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Many years ago, Al Capone virtually owned Chicago. He wasn’t famous for anything heroic. He was notorious for filling Chicago with everything evil. How did he keep himself out of jail? That is where his lawyer came into play. Big Al’s lawyer was nicknamed “Easy Eddie.” He was excellent at keeping his boss out of jail and Al Capone paid him well. Eddie lived the high life and cared little for what happened around him. He only soft spot was his son. He gave his son everything. He tried to teach him right from wrong.

He wanted his son to better than him. Yet, with all his wealth and influence there was two things he could not pass on to his son: a good name and a good example. One day, Easy Eddie reached a difficult decision. He wanted to rectify wrongs. He decided he would tell the truth about Al “Scareface” Capone, clean up his tarnished name and offer his son a semblance of integrity. To testify against the Mob would cost him a great price, but he testified.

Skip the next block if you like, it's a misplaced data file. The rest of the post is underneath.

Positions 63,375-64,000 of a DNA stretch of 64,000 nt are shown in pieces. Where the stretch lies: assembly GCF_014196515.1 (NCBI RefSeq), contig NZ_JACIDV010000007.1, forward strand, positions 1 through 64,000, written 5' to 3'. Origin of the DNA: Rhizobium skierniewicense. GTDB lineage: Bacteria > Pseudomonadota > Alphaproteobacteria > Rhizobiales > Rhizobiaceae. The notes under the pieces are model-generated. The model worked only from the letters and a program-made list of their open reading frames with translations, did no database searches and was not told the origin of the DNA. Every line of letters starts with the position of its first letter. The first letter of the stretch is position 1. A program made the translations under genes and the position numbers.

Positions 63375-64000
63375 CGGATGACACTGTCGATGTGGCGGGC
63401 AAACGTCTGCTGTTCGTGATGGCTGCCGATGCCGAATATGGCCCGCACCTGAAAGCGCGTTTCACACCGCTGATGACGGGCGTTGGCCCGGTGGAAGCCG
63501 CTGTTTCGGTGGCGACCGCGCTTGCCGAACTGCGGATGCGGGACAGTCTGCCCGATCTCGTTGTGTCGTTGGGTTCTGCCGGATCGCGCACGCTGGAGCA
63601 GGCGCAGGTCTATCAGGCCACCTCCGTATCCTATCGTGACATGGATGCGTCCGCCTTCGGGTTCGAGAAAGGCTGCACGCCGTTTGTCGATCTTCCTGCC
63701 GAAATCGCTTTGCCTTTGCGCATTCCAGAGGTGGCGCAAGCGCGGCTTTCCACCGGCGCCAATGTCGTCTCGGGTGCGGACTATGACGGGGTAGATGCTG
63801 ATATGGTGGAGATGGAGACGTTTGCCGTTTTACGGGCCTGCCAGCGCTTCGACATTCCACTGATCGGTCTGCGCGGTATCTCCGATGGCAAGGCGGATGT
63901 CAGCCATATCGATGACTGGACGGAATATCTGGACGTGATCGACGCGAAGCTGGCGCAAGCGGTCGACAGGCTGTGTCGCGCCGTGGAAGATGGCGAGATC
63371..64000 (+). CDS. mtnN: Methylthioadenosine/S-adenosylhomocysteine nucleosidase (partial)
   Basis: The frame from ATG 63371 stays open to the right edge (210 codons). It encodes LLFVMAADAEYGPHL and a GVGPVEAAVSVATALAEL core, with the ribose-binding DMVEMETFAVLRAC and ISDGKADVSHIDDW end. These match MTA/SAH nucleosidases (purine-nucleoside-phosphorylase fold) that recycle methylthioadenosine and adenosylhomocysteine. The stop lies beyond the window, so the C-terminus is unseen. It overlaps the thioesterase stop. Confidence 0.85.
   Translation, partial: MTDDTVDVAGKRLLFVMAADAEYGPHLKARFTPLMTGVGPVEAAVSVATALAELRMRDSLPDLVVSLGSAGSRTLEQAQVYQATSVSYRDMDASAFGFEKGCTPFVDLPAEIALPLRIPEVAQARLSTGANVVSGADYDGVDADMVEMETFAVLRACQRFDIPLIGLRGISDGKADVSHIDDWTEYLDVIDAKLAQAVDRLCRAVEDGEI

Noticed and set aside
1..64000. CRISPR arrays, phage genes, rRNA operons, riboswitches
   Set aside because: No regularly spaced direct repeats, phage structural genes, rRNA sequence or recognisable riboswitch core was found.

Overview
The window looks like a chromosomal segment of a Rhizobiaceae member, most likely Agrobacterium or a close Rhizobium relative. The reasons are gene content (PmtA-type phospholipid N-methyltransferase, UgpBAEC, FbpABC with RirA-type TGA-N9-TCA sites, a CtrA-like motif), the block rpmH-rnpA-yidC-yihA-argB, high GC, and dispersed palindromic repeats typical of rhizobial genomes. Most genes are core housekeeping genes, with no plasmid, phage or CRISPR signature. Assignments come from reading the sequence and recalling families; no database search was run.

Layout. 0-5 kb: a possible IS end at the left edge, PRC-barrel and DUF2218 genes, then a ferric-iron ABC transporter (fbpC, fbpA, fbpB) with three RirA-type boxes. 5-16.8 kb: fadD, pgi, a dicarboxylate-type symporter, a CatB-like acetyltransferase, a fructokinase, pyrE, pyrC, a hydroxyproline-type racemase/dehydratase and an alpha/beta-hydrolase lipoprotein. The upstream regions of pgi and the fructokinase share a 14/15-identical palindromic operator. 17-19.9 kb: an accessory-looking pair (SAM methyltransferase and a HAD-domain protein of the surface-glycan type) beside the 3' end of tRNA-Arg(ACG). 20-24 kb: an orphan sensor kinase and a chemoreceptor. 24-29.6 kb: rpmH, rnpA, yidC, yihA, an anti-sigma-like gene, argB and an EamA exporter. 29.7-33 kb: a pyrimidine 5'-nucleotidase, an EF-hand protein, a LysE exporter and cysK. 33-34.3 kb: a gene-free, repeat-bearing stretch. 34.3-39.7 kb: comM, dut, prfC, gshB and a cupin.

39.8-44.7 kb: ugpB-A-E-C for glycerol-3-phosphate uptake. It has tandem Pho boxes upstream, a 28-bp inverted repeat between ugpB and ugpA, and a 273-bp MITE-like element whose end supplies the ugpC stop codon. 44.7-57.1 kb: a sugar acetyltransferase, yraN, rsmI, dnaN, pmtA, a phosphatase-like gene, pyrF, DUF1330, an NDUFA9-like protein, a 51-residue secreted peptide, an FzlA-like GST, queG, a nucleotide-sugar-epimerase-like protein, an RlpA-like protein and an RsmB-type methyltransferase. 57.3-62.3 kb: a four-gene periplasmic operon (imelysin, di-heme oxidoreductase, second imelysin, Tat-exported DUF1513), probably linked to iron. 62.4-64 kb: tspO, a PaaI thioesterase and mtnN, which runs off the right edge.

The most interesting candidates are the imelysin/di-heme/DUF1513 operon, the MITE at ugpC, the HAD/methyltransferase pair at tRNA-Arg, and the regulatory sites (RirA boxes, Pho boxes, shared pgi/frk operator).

Within a year Easy Eddie’s life ended in a blaze of gunfire. In his eyes he gave his son the greatest gift he had to offer and it cost him his life.

World War II produced many heroes. One such was Commander Butch O’Hare. He was a fighter pilot assigned to the aircraft carrier Lexington in the South Pacific. One day his entire squadron was sent out on a mission. After being airborne, Butch saw that his fuel gauge was low and knew someone had forgotten to top it off. He would not have enough fuel to complete the mission, and was commanded to return, but on his way back he saw a squadron of Japanese headed for the Americans.

The fighters were gone and the fleet was all but defenseless. He couldn’t get help in time. He had to divert the enemy from the American fleet. He dove into the formation of Japanese planes. Wing-mounted 50 calibers blazed as he charged in. he fired until he was empty and the began clipping wings with his own plane. The Japanese took off in a different direction and Butch O’Hare limped back to his carrier. Upon arrival he reported in and film from the gun camera showed the story. He had destroyed five enemy aircraft. This took place on Feb. 20, 1942 and for that action Butch became the first Naval Ace of WW II, and was awarded a congressional medal of honor. A year latter at age 29, Butch was killed in action. His home town would not allow his memory to fade, and today, O’Hare Airport in Chicago is named in his tribute.

And by the way, Butch O’Hare was the son of Easy Eddie. I just thought you ought to know the influence of a father.

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